The potential combination of two trends—(1) tightening federal budgets and (2) fairly strong bipartisan support for federal involvement in basic and early-stage research—may bring about increases in the shares basic (6.1) and applied (6.2) research receive from federal defense-related resources. Discussion and debate go on regarding the need to both improve and enhance the level of basic research funded by the DOD. Some indications of this shift, though subtle, may be impacting FY 2012 appropriation efforts. Overall DOD R&D funding is likely to be reduced by slightly more than 3% from FY 2011 to FY 2012. However, within this reduction, basic and applied research are likely to see a 6.0% to 7.5% increase (depending on final FY 2011 figures). At nearly $7 billion in FY 2012, DOD-funded basic and applied research will still account for less than 10% of the total federal defense R&D budget, with the balance funding development-phase activity. However, the increased budget for research, among the other reductions, may signify changes in the overall landscape of defense R&D as most basic and applied R&D is performed outside the corporate environment. This shift in resources, some observers suggest, may reduce overall development costs and improve program outcomes.



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Key aerospace/defense technology development areas by 2012. Source: Battelle, R&D Magazine Survey

Mission Directed R&D
The increasing importance of and reliance on unmanned and autonomous vehicles and real-time situational awareness and sensor systems continue to change the aerospace, defense, and national security R&D landscape. The unmanned aerial vehicle (UAV) sector alone is forecast by Teal Group to reach $2.6 billion in global R&D in 2011 and to more than double in less than a decade. Likewise, the autonomous underwater vehicle (AUV) market is growing rapidly, at a rate currently estimated by Booz & Co. of nearly 13% per year, with R&D investments mirroring this projected market growth. These systems, by their nature and scale, provide system-level R&D opportunities that historically were limited to major prime contractors with large manufacturing capacities. Larger corporations such as Boeing, Lockheed Martin, and Northrop Grumman are indeed engaged in developing and producing UAVs and AUVs. One of the largest and best known developers of UAVs is General Atomics Aeronautical Systems, a private corporation and manufacturer of the well-known Predator UAV. These larger companies likely dominate the R&D expenditures, but many smaller companies are also engaged both as subcontractors and primes in significant efforts in these technological areas. Kaman Aerospace, whose annual aerospace R&D investment is less than 1% of its partner Lockheed Martin, has developed key components of the K-MAX autonomous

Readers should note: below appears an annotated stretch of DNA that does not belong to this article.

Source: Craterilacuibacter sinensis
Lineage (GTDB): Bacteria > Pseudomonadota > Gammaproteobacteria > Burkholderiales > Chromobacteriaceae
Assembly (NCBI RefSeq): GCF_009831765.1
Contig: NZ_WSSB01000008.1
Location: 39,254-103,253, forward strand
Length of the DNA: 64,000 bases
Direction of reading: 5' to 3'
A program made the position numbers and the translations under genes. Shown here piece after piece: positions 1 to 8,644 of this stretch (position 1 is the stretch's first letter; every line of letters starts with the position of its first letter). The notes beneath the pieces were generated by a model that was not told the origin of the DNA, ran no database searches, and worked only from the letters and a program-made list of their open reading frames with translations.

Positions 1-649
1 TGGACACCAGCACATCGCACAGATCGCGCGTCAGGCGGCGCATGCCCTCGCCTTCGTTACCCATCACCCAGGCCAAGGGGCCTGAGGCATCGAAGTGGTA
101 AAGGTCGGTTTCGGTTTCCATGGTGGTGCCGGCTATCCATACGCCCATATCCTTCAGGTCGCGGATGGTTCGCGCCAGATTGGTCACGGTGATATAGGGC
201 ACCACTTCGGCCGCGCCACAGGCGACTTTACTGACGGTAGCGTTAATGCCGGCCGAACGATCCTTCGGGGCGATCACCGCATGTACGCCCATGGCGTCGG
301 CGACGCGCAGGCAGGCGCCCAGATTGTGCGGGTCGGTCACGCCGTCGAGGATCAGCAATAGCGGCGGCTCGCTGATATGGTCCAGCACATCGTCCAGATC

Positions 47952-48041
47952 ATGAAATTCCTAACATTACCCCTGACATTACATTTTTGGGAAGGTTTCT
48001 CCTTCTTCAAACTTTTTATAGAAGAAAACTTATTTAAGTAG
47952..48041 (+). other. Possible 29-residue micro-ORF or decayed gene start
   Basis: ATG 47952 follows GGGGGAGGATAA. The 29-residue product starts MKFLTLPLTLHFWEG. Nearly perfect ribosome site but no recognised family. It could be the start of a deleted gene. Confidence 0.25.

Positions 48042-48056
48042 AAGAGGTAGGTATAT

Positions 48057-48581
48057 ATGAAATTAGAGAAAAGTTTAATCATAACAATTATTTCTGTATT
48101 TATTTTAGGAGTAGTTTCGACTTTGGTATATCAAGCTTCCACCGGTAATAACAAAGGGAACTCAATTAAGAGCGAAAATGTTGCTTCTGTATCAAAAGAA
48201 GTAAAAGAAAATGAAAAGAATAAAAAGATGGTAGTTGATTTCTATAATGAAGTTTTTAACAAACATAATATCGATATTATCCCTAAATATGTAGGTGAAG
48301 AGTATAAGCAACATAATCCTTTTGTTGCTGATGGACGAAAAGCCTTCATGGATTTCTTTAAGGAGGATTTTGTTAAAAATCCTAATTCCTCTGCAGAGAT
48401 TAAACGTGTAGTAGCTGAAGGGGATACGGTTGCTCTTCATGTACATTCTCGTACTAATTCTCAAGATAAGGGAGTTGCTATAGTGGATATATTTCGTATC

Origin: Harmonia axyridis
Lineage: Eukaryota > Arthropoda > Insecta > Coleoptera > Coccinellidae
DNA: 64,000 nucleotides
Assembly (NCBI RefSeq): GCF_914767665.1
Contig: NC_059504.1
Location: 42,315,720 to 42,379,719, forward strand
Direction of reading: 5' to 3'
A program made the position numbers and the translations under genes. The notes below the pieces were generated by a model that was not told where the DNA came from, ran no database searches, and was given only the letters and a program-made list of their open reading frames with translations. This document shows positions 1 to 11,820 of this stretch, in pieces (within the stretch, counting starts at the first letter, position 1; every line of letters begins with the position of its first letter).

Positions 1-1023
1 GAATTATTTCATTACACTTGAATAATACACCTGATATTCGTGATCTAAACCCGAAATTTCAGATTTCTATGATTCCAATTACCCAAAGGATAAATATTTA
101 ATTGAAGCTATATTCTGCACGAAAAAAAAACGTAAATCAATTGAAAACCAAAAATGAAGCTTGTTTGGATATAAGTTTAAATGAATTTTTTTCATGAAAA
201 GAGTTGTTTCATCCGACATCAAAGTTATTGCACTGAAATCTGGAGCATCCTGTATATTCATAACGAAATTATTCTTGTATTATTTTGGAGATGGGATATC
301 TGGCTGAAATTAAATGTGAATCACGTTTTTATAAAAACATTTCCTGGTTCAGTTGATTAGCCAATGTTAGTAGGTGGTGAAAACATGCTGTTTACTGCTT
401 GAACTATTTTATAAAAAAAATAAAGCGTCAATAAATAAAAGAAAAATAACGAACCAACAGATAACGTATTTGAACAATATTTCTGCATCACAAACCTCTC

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Global industry leaders in aerospace/defense R&D. Source: Battelle, R&D Magazine Survey

helicopter platform recently selected for full deployment. As in other industries, the R&D capabilities inherent in these small to midsized firms make them attractive acquisition targets for larger corporations. Airborne Technologies, a small UAV developer and manufacturer, was acquired by L-3 Communications last year as L-3 sought to broaden its capabilities.

Early-stage R&D efforts in these technologies, along with efforts in other sensor and monitoring technologies, cybersecurity, nanotechnology and advanced materials, biofuels, and medical technologies, will see continued defense R&D funding, for which numerous smaller firms may see a more level playing field over the next five to 10 years.